Staff education on appropriate medicines waste segregation and use of patient’s own medicines during hospital stay and on discharge

Janeme Lam
Janeme Lam • 24 February 2024

Project completed as part of the 2023-4 Northampton General Hospital NHS Trust Green Team Competition.

Team members

  • Janeme Lam, Renal specialist pharmacist
  • Shelley Rossiter, Renal ward manager

Setting / patent group: Renal ward


There is a high volume of medication returned to the pharmacy team from the renal ward at Northampton General Hospital. While ward staff are often placing medications in a pharmacy return box, believing any medication sent back to pharmacy can be re-dispensed for another patient. This is not always the case. All patient’s own drugs (PODs) and split packs issued by the hospital cannot be returned to be reused due to health and safety recommendations. There are reasons why hospital-supplied medicines may also be unsuitable to re-dispense. All medicines sent back to the pharmacy need to be segregated by the dispensing team. Suitable medications will be returned into the system for re-dispensing, and others will be incinerated as clinical waste. This is an extremely time-consuming process for pharmacy staff. Oversupply of patient’s routine medicines can contribute to pharmaceutical waste. Patients may forget to bring in medication they already have at home, or even if their medications are brought in, ward staff may use hospital supplies to ensure the patient has their own medication on discharge. However – prescriptions will often change during admissions meaning the initial medication brought in is no longer appropriate to take home and needs to be incinerated. All patient medications are often requested on discharge, however if a medication has been unchanged during admission, it is likely the patient doesn’t need those medications to be dispensed by hospital pharmacy – which would save dispensing time. Reduce duplicate supply also helps to reduce unnecessary medicines waste.


The first aim of this project (Task 1) is to reduce dispensary staff time processing medicines returns by providing nurses education on how to segregate patient own drugs (PODs) and hospital-supplied medicines into designated medicines return boxes on the ward. The second aim (Task 2) is to encourage patients to bring their own routine medicines to hospital to reduce the need for hospital dispensing.

Education was provided to ward and pharmacy staff on

  • background of sustainability in healthcare
  • how much time dispensary staff are currently spending to process medicinal waste from the pharmacy return box
  • the process of segregating PODs and hospital-supplied medicinal waste into the designated medicines containers on the ward
  • educating nurses to ask patients to bring in PODs, use PODs during hospital stay instead of using ward stock; return PODs to patients on discharge.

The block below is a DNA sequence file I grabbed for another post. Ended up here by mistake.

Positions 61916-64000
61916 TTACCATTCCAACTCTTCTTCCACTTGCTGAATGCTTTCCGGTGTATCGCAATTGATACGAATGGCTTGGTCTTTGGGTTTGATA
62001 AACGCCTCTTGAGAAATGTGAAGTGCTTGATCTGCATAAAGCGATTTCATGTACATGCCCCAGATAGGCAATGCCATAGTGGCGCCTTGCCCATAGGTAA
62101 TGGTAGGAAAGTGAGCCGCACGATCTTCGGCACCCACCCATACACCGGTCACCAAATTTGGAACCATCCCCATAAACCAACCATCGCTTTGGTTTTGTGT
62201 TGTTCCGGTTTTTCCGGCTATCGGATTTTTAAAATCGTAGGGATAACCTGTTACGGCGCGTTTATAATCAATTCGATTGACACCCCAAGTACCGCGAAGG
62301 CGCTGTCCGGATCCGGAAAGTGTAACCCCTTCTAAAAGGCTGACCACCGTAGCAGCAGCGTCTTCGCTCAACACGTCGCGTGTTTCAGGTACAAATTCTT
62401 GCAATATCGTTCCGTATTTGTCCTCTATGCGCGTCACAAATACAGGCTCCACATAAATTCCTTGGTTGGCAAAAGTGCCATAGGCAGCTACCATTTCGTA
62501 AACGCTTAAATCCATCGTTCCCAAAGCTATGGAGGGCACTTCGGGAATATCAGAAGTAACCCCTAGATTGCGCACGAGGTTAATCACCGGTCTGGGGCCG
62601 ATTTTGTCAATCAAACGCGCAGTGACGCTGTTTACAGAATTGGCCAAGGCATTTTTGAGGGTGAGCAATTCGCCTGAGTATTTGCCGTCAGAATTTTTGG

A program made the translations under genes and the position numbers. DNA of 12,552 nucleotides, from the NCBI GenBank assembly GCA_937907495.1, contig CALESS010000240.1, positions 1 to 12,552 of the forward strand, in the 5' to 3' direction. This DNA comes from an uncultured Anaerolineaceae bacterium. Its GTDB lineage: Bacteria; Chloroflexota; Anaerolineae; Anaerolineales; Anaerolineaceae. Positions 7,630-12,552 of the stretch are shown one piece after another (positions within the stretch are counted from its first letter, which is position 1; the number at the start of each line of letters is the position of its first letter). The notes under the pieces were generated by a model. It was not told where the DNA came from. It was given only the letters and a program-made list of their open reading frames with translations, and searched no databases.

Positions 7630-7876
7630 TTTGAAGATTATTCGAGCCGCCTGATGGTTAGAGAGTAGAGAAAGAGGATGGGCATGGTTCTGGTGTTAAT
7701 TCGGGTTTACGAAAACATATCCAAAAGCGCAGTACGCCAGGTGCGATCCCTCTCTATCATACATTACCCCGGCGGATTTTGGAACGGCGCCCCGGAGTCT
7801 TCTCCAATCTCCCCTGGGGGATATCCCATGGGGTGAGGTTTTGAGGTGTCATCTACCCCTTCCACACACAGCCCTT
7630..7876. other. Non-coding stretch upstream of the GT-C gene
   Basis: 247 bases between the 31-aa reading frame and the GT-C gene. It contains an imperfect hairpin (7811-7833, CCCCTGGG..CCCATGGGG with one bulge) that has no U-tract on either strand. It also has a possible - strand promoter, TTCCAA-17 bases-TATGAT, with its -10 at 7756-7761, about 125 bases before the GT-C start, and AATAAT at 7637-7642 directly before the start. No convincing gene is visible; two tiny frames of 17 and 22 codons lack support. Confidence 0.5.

• educating pharmacists and pharmacy technicians during the drug history process, to ask patients and their relatives to bring in PODs; for those patients who have brought their medicines to the hospital, to ask patients how much supply they have at home; encourage patients to order PODs from the GP rather than supply from the hospital on discharge; endorse on drug charts that patients can obtain their routine meds from GP.


On one ward, the combined aims have projected annual savings of £19,680 and 3,435 kgCO2e, equivalent to driving 10,143 miles in an average car.

Socially, 62% of ward staff and 89% pharmacy staff agreed medication waste is a huge problem. Prior to the project dispensing staff expressed frustration at the time spent segregating medications returned from the ward. It is estimated form this project staff will save (2 days) of time in a year for one ward. There are 21 adult wards in NGH. Prior to the project - 100% of pharmacy staff felt there is duplication of dispensing as patients can bring in their medications from home. 50% of ward respondents reported they used patients own medications first rather than ward stock showing room to optimise this. Two patients were surveyed. Both were concerned about the environmental impact of healthcare. Both stated they will only require new medicines on discharge to reduce medicines waste, obtaining medications they were already taking from the GP. Clinically, there is no compromise of patient outcomes by implementing this project.

Although data has not been collected due to time limitations in the project, some potential impacts include

  • A reduction in medicines omissions, especially critical medicines by encouraging patients to bring in their PODs to be used in the hospital.
  • Discharge medications may be dispensed quicker due to reduction of dispensing items. This will hopefully have a positive patient outcome as patients can go home quicker.

Key learning point

The key elements that contributed to the success of the project include good engagement with the ward pharmacist, nurses, and other pharmacy colleagues. From the staff survey, the majority has raised concerns of medicines waste affecting environmental impact and they want to do something about it. The project has shown by breaking down communication barriers and misconception, multidisciplinary team can work efficiently, cost effectively and environmentally friendly.

Resource author(s)
Lam J, Renal specialist pharmacist
Resource publishing organisation(s) or journal
Northampton General Hospital NHS Trust
Resource publication date
February 2024

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